Psychopomp Magazine Fall 2014 - Page 41

Adam McAlpine Clark | 41

always obvious, how could there not be all of them and their cigarettes smoking the place and in that general hum rumbling?

I got this feeling between where I’m thinking and my lips, when I’m here and I can feel myself going after something, something I might almost have heard before.

I’m blowing it out and it's moving through these corners and stops and I can feel like there is something around some corner, like if I keep chasing it I might start playing it—and I think I can hear Clay back there in the audience—hold that bass . . . steady . . . curling—It's lost under the rolls of the crowd shifting in seats. And that sound I was almost maybe catching up to starts going out and my fingers press down and the sounds are all mismatched and it seems like I've forgotten to play and that sound is just my memory of another dream like this one, where I have to wake up and am that much further from what I'm trying to play

I can hear Mason murmur sounds like the high, wavering notes of his saxophone. I can feel him shiver for a moment. I shake under these reverberations.

We were beautiful as children and we looked like none of our relations: our eyes were too wide and held in them those stark, purpled centers; we lacked our father’s small, thick frame; our mother’s broad nose and hollow cheek-bones. Our uncle called us The Changelings for the disparity.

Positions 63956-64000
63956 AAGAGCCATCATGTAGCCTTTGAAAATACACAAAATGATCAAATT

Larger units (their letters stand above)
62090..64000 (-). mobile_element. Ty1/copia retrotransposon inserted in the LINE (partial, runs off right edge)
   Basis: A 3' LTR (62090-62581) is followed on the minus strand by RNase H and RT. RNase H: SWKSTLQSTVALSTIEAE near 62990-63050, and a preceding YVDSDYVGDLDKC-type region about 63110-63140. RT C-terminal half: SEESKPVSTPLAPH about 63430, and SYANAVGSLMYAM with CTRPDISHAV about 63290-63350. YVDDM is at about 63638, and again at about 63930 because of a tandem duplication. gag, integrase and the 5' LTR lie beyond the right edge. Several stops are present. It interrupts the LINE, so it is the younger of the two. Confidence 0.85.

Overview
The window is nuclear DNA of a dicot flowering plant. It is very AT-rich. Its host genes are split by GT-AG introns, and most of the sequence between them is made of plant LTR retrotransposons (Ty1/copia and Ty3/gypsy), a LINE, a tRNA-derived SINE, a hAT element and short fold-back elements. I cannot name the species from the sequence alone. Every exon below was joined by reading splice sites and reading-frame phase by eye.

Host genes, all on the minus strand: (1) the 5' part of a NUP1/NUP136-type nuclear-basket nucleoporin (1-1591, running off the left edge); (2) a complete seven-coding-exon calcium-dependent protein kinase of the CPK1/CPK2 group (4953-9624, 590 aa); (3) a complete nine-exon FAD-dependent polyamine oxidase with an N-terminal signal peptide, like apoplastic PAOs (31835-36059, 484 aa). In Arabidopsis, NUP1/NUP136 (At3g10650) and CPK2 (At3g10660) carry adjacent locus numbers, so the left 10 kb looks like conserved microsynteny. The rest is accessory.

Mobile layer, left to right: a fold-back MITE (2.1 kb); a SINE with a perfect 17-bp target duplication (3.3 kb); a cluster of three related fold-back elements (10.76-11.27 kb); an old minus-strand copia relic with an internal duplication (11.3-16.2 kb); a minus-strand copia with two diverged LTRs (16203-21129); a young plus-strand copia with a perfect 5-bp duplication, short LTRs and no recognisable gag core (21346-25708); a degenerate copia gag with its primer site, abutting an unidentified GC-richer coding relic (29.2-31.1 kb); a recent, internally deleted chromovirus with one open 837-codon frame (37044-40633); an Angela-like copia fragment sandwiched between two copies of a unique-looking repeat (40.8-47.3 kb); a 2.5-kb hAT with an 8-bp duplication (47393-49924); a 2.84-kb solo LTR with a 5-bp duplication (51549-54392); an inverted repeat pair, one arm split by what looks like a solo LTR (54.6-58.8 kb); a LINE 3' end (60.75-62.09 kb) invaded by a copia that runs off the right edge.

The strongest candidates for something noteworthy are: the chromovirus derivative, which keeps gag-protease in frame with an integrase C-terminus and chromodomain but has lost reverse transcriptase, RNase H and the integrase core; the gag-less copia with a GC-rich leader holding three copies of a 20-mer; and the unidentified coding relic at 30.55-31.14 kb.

We were both quiet at that age, and private. Other children did not know our games and parents found us unsettling or, perhaps, merely strange, quixotic curiosities. It can be hard to qualify all of the various uneasy reactions.

But always, more than anything, it was the eyes—the particular violet intensity of them. It'd always been hard for people to maintain eye-contact with us; anyone who caught our shared glances from the corner of their vision and then the fixed attention of our gaze.

As my eye healed up, people began to treat us differently. They seemed to be trying to read things into it, when they registered the broken iris, the light purple contents spilled out across the white of my eye; it seemed as though they saw in the anomaly of it some gesture of the uncanny and, when I was older, something of a quiet, secret confidence, in